A DRUG dealer who stole from a rival was later stabbed to death in an alleyway, a court heard today.

The trial began today of Zandrae Smith, accused of the murder of Londoner Tommy Ferris, who was found in an alleyway off Smannell Road on April 13 this year.

The jury at Winchester Crown Court heard how Mr Ferris, known to drug users as Jason, was part of a drug dealing network called Jamie, in Andover, and how the defendant Mr Smith, was a dealer for a rival gang called Brian.

Prosecuting Simon Jones laid out to the court in his opening speech today how the pair ended up in an altercation in the alleyway at around 1am, which was said to be Mr Ferris’ “patch”, after the 28-year-old had earlier stolen Mr Smith’s phone, money and “shots” he was dealing, and they had parted ways.

Mr Jones said: “Mr Ferris and the defendant parted company and significantly, walked away from each other to opposite ends of the alleyway.

“What happened should have been over. The prosecution says the defendant took matters further. Armed with a knife, he returned to attack Mr Ferris, stabbing and killing him.

“The defendant was attempting to retrieve his belongings from his body as CPR was being conducted.”

Mr Smith was said to have fled the scene to an address in Caesar Close before he left the area and went to Bradford, where he was arrested at 3.20am on April 16.

Mr Ferris was pronounced dead in hospital at 2.20am, and pathologist Dr Basil Purdue found his four stab wounds ranged from 7cm to 18.5cm deep.

The court heard the murder weapon has not been recovered, but a 33cm knife case was among Mr Smith’s possessions seized by police.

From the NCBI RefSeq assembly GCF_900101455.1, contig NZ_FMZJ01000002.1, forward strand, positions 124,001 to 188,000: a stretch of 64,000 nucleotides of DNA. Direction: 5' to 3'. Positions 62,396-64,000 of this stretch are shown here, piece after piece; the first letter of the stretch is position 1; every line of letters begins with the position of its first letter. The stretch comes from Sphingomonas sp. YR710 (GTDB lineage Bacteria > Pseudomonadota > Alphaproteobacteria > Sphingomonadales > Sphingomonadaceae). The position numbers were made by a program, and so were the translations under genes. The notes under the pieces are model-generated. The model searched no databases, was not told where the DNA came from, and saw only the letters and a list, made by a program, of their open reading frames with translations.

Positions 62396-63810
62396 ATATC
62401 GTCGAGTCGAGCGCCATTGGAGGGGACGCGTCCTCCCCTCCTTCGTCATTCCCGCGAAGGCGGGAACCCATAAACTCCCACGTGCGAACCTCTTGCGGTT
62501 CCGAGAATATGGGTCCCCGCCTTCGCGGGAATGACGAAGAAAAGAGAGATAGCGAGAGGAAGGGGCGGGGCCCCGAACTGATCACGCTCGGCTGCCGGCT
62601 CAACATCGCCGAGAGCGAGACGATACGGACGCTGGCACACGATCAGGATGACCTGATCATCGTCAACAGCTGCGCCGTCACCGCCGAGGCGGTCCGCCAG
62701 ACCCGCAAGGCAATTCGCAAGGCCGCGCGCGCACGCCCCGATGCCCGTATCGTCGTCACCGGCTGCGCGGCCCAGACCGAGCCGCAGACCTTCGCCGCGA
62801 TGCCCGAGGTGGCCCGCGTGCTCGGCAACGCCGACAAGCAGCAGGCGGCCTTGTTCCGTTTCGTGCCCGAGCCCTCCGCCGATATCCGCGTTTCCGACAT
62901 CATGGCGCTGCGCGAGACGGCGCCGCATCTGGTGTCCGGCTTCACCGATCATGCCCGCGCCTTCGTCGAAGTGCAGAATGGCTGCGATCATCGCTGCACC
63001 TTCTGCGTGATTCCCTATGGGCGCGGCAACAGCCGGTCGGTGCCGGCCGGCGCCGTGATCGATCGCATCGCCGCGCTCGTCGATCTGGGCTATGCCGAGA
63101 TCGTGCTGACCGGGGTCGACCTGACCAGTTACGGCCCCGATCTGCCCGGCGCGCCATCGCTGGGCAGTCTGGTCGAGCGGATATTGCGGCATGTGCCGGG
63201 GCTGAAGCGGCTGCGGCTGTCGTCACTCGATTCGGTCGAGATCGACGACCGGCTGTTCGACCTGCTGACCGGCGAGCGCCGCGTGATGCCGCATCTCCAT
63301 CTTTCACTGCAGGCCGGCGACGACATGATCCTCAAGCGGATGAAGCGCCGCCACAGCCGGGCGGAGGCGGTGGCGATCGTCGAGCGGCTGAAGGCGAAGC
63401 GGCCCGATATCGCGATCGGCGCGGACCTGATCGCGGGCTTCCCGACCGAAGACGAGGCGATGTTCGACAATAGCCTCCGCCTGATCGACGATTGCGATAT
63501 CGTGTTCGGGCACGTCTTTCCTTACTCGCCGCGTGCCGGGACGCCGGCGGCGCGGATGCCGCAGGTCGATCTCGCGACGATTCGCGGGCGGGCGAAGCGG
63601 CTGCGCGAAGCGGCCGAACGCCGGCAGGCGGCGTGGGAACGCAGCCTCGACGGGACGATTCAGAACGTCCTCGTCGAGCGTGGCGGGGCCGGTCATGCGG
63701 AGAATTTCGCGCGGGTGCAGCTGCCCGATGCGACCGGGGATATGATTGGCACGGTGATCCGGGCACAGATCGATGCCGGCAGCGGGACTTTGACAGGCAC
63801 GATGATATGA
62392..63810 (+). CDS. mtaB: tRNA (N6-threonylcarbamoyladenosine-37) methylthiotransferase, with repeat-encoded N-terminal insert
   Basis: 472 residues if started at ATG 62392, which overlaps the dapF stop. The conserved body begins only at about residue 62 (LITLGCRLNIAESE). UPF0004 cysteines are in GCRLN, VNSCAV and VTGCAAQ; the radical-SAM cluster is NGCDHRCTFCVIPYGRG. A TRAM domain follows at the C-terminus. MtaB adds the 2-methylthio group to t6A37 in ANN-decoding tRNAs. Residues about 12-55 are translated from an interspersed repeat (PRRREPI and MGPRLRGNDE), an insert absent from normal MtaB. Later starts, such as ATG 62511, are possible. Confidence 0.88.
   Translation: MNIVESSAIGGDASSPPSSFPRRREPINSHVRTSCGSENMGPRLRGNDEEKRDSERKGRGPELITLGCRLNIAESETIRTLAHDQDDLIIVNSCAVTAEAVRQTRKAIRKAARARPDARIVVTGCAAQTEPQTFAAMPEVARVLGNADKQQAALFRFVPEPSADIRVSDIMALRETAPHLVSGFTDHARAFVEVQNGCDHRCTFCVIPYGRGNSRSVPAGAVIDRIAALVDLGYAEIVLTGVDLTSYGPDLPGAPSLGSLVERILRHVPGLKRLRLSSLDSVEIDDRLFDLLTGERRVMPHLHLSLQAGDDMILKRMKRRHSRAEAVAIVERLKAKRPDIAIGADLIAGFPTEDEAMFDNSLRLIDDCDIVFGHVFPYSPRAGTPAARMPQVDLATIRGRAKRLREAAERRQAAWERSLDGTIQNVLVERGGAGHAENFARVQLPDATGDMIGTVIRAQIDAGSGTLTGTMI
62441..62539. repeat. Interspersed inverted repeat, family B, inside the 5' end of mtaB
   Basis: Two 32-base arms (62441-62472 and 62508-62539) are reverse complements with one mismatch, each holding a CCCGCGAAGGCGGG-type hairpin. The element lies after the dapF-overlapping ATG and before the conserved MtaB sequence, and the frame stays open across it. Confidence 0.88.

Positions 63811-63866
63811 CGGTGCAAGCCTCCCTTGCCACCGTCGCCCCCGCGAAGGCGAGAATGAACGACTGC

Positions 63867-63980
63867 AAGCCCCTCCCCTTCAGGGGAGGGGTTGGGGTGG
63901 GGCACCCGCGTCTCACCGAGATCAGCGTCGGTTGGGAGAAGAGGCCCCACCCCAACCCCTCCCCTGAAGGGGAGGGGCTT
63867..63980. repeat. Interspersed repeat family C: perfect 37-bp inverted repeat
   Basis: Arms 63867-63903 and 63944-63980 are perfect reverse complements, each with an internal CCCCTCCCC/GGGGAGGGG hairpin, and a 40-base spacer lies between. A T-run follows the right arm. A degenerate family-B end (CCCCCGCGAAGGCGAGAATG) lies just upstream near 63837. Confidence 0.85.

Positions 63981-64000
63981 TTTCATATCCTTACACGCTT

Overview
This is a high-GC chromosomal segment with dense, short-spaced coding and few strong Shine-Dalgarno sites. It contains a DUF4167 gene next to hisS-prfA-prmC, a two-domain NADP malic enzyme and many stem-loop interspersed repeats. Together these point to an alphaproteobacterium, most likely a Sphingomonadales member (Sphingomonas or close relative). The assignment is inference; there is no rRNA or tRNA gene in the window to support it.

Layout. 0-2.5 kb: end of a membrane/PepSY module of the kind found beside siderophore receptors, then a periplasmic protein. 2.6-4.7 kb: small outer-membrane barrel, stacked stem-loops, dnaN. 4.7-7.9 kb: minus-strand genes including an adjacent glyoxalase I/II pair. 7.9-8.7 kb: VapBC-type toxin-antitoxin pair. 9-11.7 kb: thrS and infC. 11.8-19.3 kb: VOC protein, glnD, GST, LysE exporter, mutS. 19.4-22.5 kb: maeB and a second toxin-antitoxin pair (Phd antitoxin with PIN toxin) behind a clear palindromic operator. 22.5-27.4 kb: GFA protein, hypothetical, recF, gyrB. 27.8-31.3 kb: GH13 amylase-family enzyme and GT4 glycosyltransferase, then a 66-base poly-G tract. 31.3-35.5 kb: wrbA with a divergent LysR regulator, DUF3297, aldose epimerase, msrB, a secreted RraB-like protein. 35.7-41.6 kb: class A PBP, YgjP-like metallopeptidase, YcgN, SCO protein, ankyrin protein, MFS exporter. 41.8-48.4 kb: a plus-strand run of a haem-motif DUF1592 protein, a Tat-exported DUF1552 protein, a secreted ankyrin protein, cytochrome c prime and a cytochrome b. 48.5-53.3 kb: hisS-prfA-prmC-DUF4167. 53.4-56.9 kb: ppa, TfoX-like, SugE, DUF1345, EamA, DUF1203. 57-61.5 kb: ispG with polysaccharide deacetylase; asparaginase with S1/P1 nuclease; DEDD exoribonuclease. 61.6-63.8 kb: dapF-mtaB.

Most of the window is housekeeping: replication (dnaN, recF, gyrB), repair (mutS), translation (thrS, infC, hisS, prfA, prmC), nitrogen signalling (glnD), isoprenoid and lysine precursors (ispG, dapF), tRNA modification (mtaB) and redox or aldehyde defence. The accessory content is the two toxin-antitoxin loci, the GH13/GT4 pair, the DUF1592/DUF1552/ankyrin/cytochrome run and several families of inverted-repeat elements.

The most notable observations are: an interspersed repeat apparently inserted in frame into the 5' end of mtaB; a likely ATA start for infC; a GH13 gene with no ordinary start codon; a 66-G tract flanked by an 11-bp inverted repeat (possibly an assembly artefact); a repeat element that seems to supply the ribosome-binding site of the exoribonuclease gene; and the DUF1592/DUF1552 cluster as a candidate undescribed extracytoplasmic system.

A smaller knife believed to belong to Mr Ferris was found at the scene.

Both the prosecution and defence barrister Ali Bajwa agree that Mr Smith, of Octavia Court, Bradford, did stab Mr Ferris, however the prosecution say he stabbed Mr Ferris “out of revenge”, while the defence argue it was in self-defence.

Mr Jones added: “It was a stabbing through a desire to recover items incredibly valuable to a dealer. This was an unlawful killing.

“Whatever had happened, what the defendant did was he took the law into his own hands and he murdered Mr Ferris.”

Mr Bajwa QC, addressing the jury after the prosecution’s claim, said: “What really matters is those few minutes, it might boil down to just a few seconds.

“Mr Ferris and the defendant Mr Smith came together, how and why they came together might be one of the matters in dispute, we will explore that from the evidence of the witnesses as we hear it.

“Within the seconds that follow, 10, 20, 60 seconds, Mr Ferris was fatally stabbed. A key issue we heard already is why that stabbing took place.

“The defence say it was an act of self-defence.”

Mr Bajwa also advised the jury despite feelings of prejudice that can arise from hearing about drug dealing, knife carrying, and fatal stabbings, the case must be judged by the evidence put forward.

The trial continues.